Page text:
Sorin Adam Matei, Franck Rebillard, Fabrice Rochelandet

The Audiovisual Industry Facing the Digital Revolution: Plunging the Predigital Fishbowl into the Digital Ocean

The transformations at work in the audiovisual industry and its regulation are part of a more global process, namely the digital transition. Once we emphasize this inclusive framework, we aim to identify what the collective invention of a desirable digital audiovisual future could look like. In a first step, we discuss the main features of the digital transition, especially in terms of unpredictability and pervasiveness across all industrial and cognitive human activities. In a second step, we consider the particular case of the audiovisual industry, underlining the increasing influence of online platforms in the distribution and consumption of audiovisual content. In a third and final step, we claim that, in the digital era, the future must be proactively invented rather than passively predicted. It is indeed up to us, through relevant present decisions, to make a desirable audiovisual digital future happen, made of a symbiotic relationship and a fair sharing of value between historical publishers and pure players.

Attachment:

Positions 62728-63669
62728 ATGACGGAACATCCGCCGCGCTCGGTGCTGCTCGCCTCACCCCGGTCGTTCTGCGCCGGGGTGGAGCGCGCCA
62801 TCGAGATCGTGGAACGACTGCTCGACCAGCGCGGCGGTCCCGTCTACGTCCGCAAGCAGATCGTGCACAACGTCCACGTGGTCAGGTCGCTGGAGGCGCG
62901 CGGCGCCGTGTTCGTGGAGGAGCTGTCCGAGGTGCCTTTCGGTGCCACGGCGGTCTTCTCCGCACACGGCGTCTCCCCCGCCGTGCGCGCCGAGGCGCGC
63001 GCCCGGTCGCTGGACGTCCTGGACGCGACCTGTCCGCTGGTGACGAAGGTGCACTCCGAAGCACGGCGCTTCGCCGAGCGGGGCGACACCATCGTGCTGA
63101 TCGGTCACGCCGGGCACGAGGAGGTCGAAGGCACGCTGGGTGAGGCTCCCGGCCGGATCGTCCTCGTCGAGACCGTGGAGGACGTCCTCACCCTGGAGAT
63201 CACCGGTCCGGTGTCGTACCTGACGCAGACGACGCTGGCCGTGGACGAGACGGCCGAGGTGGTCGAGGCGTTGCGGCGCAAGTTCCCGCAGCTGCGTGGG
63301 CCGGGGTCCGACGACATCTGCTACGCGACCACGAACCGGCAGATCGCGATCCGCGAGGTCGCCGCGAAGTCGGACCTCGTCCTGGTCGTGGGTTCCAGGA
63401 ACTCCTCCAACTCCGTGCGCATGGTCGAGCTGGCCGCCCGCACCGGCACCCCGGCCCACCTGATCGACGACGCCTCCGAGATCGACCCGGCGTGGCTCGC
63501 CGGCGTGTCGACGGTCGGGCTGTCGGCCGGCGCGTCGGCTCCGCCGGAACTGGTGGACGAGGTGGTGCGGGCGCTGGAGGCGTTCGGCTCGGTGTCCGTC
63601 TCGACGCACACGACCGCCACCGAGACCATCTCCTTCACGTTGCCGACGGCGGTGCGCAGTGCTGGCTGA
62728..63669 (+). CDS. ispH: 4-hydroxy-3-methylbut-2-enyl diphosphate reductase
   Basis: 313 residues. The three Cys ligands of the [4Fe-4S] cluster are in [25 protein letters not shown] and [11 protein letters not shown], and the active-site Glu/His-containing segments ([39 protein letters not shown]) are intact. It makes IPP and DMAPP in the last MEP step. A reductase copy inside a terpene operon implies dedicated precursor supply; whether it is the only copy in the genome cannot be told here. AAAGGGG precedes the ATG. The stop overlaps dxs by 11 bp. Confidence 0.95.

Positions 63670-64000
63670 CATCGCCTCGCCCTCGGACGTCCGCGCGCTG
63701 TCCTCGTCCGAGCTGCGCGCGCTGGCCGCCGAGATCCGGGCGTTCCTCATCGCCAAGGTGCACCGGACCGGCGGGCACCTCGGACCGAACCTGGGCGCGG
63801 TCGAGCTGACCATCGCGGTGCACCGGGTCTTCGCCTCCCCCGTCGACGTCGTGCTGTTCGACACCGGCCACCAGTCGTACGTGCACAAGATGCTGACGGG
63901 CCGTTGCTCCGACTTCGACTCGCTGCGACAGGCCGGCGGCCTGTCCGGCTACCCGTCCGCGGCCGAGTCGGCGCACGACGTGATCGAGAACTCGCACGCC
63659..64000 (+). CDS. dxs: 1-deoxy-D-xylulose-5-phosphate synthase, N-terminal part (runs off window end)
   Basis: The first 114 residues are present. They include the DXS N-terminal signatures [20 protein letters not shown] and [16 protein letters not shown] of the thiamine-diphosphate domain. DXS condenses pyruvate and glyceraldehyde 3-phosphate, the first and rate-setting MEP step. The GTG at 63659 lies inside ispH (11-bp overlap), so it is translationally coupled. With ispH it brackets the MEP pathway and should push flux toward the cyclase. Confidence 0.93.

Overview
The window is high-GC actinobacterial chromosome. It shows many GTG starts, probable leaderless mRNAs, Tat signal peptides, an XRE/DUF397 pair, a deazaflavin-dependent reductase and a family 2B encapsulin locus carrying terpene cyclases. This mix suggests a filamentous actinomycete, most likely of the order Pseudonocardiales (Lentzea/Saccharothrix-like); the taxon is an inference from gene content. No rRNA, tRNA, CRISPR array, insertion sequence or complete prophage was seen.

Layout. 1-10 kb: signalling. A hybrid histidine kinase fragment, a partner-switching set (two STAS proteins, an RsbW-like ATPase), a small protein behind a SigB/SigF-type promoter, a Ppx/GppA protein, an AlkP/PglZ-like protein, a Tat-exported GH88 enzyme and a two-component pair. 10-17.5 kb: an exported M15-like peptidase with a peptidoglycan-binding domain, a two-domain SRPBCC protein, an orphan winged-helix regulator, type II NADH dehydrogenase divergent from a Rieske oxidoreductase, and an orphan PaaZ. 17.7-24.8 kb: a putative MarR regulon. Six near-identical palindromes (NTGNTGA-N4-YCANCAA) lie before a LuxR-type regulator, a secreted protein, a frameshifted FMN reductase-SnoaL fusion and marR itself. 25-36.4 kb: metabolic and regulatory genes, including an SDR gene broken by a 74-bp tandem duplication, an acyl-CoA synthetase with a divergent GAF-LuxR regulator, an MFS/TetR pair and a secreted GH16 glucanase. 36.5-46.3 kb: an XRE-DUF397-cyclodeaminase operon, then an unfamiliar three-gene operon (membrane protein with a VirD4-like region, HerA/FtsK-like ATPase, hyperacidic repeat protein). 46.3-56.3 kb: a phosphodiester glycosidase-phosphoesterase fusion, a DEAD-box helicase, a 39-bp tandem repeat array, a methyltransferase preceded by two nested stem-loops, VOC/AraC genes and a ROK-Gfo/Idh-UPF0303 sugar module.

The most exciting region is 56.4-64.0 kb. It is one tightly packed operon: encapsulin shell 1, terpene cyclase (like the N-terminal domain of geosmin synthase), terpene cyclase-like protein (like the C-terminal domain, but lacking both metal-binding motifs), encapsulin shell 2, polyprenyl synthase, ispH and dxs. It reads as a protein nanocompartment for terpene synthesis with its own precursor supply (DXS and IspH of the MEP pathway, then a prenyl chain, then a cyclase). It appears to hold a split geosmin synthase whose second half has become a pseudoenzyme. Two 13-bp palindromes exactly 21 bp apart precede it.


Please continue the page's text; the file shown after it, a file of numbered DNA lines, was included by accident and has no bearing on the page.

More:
Nicolas Curien

Revisiting the Rationales for Media Regulation: The Quid Pro Quo Rationale and the Case for Aggregate Social Media User Data as Public Resource